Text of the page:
You might argue Brisbane doesn’t need a new Italian restaurant. If this city has always done one thing well it’s an Italian diner, from honest plates of pasta served on gingham tablecloths to Il Centro and its iconic sand crab lasagne.
In the 2000s things only got better with restaurants such as 1889 Enoteca, Becconfino, Bar Alto and Tartufo appearing. In more recent years it’s been Coppa Spuntino, Julius, Otto, Pizzeria Violetta and Bucci, among many others.
But still people can’t seem to get enough. And if there’s a restaurateur who knows what people want, it’s Michael Tassis. Tassis owns the enormously popular, Greek-inflected George’s Paragon, which each night heaves with punters going large on its unfussy take on fresh seafood.
Now Tassis is shifting a few hundred metres down the Brisbane River – and his cuisine a few hundred miles west in the Mediterranean – to open Massimo, an Italian restaurant and bar. It will kick off its first service this Thursday on the Eagle Street Riverwalk opposite the Citycat ferry stop.
Tassis has breathed new life into the expansive site, which was previously occupied by an old Groove Train. Crisp white walls, neutral decor and gold fixtures brighten a once dark space and bring a modern feel to the venue. Bi-fold glass doors along a 35-metre frontage connect diners with the river and offer some spectacular views of the Story Bridge.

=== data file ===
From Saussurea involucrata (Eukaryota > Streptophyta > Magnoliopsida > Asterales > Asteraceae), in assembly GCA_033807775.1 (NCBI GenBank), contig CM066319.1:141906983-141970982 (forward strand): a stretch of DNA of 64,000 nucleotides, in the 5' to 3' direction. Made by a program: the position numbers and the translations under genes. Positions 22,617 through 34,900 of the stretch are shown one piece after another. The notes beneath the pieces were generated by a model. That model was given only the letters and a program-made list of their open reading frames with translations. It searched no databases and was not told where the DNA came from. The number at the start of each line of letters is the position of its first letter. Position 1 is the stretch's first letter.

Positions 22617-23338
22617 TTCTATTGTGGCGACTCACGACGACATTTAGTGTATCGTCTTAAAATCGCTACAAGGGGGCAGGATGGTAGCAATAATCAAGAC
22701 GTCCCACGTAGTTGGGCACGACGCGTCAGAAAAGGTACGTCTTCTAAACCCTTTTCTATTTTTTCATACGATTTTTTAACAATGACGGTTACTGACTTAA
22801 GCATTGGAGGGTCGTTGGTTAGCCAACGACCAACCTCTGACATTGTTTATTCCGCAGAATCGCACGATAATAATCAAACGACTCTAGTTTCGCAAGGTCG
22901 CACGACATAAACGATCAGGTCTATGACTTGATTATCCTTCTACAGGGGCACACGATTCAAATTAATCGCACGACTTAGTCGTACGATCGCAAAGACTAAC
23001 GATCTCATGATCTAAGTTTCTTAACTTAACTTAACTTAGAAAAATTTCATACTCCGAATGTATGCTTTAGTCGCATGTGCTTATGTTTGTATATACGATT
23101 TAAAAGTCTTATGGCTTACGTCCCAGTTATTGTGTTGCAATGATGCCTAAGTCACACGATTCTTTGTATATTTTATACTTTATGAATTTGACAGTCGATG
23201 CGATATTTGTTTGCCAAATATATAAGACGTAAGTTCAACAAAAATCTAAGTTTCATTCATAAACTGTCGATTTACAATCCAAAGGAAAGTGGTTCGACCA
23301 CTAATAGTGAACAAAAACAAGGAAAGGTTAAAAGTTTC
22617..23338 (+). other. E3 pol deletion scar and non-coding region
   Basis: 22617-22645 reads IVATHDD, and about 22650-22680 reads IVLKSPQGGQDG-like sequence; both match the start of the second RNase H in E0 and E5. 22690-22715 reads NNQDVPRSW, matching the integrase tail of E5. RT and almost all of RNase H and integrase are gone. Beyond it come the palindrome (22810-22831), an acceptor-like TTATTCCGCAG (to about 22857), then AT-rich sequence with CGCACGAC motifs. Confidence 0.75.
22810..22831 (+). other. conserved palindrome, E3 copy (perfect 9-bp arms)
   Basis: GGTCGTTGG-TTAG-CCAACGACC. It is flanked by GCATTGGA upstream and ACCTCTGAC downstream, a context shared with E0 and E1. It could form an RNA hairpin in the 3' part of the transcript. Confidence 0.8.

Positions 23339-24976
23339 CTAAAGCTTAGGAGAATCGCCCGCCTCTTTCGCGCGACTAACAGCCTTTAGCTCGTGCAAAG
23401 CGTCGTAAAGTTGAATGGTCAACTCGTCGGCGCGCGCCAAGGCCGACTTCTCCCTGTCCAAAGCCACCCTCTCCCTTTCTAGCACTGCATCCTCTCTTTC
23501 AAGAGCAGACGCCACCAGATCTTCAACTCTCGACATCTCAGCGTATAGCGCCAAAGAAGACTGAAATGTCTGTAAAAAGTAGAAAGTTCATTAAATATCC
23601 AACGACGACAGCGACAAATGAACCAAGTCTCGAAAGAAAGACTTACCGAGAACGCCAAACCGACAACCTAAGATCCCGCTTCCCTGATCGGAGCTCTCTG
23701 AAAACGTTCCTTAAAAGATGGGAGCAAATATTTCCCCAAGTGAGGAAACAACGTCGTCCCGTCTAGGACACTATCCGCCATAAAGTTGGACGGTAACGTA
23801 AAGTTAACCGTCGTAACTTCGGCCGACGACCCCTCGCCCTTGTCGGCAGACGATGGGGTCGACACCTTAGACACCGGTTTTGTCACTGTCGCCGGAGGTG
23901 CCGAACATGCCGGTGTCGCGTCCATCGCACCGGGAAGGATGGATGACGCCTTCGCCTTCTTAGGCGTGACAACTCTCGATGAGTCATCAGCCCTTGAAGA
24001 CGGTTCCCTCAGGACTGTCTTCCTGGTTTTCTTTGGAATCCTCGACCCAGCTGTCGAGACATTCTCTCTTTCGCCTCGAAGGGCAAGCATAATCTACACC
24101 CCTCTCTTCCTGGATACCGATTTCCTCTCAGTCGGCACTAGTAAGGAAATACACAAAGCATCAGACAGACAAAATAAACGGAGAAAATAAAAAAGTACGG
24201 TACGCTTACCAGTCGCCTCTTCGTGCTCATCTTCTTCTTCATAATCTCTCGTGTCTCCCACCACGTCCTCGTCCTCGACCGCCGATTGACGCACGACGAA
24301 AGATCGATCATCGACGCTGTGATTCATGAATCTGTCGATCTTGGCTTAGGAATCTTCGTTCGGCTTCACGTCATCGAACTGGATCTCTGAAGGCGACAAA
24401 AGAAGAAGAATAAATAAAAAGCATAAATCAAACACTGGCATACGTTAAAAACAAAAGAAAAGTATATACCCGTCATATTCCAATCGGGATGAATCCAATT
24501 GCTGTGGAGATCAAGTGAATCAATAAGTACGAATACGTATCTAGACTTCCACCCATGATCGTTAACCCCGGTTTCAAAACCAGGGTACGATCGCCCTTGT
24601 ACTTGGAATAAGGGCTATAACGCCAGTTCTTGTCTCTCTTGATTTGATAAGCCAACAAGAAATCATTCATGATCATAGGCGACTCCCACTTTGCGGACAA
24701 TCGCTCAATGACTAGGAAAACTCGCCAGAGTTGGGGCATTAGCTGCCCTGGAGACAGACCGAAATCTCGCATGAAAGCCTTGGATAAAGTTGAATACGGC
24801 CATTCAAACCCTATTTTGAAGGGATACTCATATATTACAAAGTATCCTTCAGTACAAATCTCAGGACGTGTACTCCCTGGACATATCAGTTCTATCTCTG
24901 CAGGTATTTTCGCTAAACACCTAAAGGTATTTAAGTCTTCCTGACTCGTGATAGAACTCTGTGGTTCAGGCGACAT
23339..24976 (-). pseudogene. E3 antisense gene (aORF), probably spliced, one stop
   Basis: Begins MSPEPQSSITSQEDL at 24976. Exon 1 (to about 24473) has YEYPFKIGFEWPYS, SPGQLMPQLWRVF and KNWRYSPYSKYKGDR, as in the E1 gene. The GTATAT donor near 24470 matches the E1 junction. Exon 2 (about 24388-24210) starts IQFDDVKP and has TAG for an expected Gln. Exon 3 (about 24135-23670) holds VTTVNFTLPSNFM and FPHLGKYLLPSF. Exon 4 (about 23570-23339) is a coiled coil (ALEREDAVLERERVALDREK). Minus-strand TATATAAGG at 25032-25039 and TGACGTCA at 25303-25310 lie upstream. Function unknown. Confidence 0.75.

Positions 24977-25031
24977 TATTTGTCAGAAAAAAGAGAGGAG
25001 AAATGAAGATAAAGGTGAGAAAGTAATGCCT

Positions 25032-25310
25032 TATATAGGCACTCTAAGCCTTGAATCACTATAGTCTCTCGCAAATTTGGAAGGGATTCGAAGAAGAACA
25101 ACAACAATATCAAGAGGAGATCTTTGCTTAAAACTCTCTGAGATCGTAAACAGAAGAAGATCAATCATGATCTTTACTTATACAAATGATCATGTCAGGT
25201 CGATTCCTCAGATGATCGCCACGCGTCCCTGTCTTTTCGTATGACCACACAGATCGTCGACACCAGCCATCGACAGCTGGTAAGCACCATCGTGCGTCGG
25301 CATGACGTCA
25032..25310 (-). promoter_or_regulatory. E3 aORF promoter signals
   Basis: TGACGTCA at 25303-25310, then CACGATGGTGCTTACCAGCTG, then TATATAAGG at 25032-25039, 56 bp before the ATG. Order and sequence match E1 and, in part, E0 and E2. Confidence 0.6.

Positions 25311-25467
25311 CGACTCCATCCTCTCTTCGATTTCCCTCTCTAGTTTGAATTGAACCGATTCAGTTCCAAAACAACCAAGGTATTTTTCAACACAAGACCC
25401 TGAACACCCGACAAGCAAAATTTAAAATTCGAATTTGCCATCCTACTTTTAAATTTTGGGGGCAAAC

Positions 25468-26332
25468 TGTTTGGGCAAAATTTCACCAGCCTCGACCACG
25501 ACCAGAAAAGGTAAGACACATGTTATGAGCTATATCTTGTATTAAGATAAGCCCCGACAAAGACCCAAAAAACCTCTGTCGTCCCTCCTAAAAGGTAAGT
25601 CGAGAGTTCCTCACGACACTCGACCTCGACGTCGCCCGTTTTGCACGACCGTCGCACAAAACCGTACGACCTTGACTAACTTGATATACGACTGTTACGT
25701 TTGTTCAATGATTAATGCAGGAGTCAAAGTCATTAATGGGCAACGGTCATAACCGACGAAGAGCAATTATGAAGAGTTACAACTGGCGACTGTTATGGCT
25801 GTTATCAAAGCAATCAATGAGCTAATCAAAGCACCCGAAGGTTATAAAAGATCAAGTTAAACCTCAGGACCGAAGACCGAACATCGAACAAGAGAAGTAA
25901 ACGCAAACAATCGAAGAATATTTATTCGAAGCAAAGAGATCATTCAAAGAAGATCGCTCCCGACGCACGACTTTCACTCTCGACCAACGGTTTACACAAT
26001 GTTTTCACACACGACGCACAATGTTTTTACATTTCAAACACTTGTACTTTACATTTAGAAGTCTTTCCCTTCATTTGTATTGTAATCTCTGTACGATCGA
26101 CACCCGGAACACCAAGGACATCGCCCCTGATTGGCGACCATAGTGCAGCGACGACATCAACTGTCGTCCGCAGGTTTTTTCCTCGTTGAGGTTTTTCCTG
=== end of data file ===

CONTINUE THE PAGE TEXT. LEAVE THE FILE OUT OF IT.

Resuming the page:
The restaurant, with its plush private booths and timber tables, seats 140 people, and the bar area near the entrance has stools and velvet lounges for 30. Tassis says he and the team wanted to create a sophisticated space with a price-point that was perfect for everyday dining. “It’s a place where people can come for special occasions, but also business meetings and catch-ups once or twice a week,” he says.
In the kitchen is Abruzzo native Davide de Scisciolo, backed by a team that is three-quarters Italian. De Scisciolo says the restaurant has taken traditional recipes and added a modern twist. Starters and share plates feature four types of focaccia as well as a selection of cured meats, carpaccio seafood and oysters. Mains include everything from pasta dishes such as sand crab and prawn tagliolini to whole snapper, veal cotoletta and a one-kilogram Italian T-bone steak intended for two people.
The full menu is available for both lunch and dinner, with many of the entrees and mains discounted during day trade. There’s also an all-day dining menu available in the bar featuring about 15 entree and share-style dishes.
Almost half of the 140 wines on offer at Massimo are from Italy, with the remainder mostly from Australian and New Zealand producers. Peroni is on tap along with a pale ale and a lager made by Melbourne Brewing especially for the venue.
Boardwalk level at The Riverside Centre, 123 Eagle Street, Brisbane
(07) 3221 1663
Sun to Thu 11am–9.30pm Fri & Sat 11am–10pm